Tempest of time (poems)

-Kondapalli Niharini

Translated by Elanaaga

Translator’s Note

          I have been trying to take some good Telugu literature into English for a long. In that process, I translated the stories of VattikotaAlwaruSwamy, Dasarathi Krishnamacharya, andKalojiNarayanaRao. Besides rendering such good fiction, I translated modern poetry as well. However, I was a bit reluctant to take up English translations of modern Telugu poetry extensively. Due to this, I had to be very choosy while contemplating embarking upon such efforts, but of late I relaxed my restriction a bit. This change has resulted in this translation.

          Dr. KondapalliNeeharini has been showing a great promise in her literary work for the last few years. Her poetry reflects good Telangana idioms, besides couching the ideals and aspirations of her native land. She raises her voice against injustice whenever she comes across it. She argues on behalf of women over certain issues that are detrimental to the welfare of the female population, with not much aggression though. Thus, she can be described as a conservative feminist if not a radical feminist. Further, she emphasizes the importance of family values in life. Also, she has a penchant for the propriety of language. For instance, she employed a new Telugu word, viz.,haalinifor a female farmer in this book. No poet has used this word earlier in poetry. All these factors have gone a long way in my deciding to render her Telugu book, KaalaPrabhanjanaminto English.

          Many translation works, especially those replete with native idiom first appear easy, but laterprove otherwisewhen the rendering gets going. This translation was no exception in this regard. Yet I grappled with it and completed the work; my experience has helped in this.Earlier, some books were considered “not amenable to translation” by many translators. However, after the translation of Geetanjali Shree’s Ret Samadhi into English by Daisy Rockwell got the International Booker Prize, there has been much debate on certain issues of translation. Some have refuted the idea that some texts can be “not amenable to translation.” If the translator has enough skill, any text can be translated, they said. Only, one has to acquire greater ingenuity and put in greater effort. This explanation seems plausible. James Joyce’s English novel Ulysses was written in the “Stream of Consciousness” style. Many, after reading it, would feel that rendering it into another language is not possible. However, it was translated into over twenty languages including French. So, one requires to improve his or her skill beforeoutrightly rejecting a bookfor rendering.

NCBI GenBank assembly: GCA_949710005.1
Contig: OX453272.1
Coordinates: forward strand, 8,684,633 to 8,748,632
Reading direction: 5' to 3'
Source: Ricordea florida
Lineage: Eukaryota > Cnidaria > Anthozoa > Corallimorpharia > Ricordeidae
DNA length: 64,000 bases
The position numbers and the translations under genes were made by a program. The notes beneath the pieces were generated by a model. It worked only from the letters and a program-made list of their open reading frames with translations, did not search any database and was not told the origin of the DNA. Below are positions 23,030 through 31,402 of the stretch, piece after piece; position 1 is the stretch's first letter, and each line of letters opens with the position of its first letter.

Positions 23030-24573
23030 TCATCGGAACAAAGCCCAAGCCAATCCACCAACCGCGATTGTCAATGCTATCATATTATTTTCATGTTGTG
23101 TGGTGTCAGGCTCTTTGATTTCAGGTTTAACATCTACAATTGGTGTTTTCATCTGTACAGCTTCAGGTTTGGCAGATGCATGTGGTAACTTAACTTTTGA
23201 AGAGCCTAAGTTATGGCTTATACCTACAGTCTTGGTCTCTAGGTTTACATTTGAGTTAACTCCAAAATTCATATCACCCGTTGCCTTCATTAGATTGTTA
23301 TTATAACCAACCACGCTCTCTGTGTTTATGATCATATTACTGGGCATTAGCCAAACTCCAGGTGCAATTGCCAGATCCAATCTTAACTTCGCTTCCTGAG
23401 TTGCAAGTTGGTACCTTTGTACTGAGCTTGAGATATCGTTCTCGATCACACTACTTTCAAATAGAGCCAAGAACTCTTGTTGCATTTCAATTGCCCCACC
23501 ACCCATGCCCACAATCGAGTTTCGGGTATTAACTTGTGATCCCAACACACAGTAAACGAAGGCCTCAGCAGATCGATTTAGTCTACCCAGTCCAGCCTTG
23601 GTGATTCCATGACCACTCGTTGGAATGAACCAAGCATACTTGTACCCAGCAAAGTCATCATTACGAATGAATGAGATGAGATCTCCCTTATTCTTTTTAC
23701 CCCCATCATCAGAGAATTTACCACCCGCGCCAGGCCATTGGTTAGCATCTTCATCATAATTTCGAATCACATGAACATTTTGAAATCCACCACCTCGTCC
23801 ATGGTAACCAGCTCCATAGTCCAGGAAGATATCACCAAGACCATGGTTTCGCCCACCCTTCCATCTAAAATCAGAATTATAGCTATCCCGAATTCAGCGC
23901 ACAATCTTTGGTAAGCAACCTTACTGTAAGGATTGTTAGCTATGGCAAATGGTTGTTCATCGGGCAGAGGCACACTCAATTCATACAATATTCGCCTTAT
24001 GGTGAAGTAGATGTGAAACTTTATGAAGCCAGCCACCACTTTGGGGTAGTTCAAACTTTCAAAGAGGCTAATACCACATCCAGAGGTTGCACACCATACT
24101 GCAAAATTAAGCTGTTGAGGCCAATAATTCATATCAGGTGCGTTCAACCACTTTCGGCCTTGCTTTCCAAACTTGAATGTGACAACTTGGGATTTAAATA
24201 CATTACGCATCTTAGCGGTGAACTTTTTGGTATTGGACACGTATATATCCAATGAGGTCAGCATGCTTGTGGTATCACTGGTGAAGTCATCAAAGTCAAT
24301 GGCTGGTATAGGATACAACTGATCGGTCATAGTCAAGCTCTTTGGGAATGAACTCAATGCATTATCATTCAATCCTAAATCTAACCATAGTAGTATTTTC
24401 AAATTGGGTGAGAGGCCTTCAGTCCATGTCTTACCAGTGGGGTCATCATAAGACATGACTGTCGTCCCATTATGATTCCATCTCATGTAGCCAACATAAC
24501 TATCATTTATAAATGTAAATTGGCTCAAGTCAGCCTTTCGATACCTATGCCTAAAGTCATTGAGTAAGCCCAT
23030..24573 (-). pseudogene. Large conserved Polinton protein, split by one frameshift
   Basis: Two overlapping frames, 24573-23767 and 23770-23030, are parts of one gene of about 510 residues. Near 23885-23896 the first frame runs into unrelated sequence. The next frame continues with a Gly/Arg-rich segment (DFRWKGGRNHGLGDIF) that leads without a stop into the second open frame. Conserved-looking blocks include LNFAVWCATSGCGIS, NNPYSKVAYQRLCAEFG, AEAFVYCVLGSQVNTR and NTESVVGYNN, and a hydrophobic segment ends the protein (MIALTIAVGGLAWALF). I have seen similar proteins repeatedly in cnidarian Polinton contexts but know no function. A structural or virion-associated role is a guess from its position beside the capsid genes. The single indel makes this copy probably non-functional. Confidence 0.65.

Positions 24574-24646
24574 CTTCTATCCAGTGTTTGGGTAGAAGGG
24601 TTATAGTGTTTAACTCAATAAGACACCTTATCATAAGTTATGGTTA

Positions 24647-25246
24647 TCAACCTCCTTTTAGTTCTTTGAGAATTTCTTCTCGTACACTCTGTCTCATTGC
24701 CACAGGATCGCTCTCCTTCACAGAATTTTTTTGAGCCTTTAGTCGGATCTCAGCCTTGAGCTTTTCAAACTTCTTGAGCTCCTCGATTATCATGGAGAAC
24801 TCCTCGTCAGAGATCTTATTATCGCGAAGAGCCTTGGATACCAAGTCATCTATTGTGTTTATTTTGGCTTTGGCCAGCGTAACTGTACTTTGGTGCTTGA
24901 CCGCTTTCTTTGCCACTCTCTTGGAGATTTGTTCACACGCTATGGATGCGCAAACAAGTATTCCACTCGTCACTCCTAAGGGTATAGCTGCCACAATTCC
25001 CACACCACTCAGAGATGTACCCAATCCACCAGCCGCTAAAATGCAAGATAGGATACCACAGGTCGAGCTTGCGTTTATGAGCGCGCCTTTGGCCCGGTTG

It is a matter of pleasure that the noted poet and writerPradeepBiswal of Bhubaneshwar and writer cum translator K. DamodarRao of Warangal have consented to write forewords to this book. The former is a well-known Odia poet while the latter is an accomplished translator. As promised, both kept their word.Dr. Neeharini did not impose any restrictions on me concerningthe rendering of this book. So, I enjoyed the full liberty that she had given me. I am grateful to these three people.I have another reason to thank K. DamodarRao; he proofread my translation meticulously and made certain corrections here there, which perhaps contributed to some improvement in the quality.

          I hope the readers would receive this translation of mine with the same love and affection as they did in the past in the case of my earlier renderings.



4. The Burnt Heart

I will take the infinite fire of sorrow
from the emptied silence, from the nonstop sleep,
smear it on parallel lines
and make red sweat ooze from them.

I flipped the pages of history
replete with discrimination, offences
and blocked the heart walls with them.
Did the same to the maladies,
which haven’t seen new dawns.

I will put males or females as Bhethalas
on the rock of the magical world;
stick the tacks of hope’s eye-lids
on a handbag or the straps of chappals.

Burying the blood-drenched clouds
in the cracked- up soil, carrying the truth,
I will become a broken statue
which ties the lies to thelatitude.

When the streams of torments
keep swelling unendingly,
I will cry with complaints on all sides,
transfer me to certain direction.
Asking the eastern winds to hack
the whirlwinds that burn baby rays,
I will teach the world the songs of the season.

I will become a spying eye spotting
the dual attitudes of those who
instigate childhood with demonic plays.
Will become sharp on either side
as a dropped blossom and a heap of ash.

Erecting a bridge on which hearts can walk
with the hues of the crescent moon,
fastening unburnt images to stars,
I will move as a trailblazing aeon.

Scripting the death sentences of
the unwritten definitions,
I will imagine the corpse
of his sin in the mat’s roll.
I am time;
I am the life that cannot return.
I am a quiver; a burnt heart of
charmless jungle devoid of moonlight!

(Vividha, Andhra Jyothi, 23rd September 2019)


(To be continued-)

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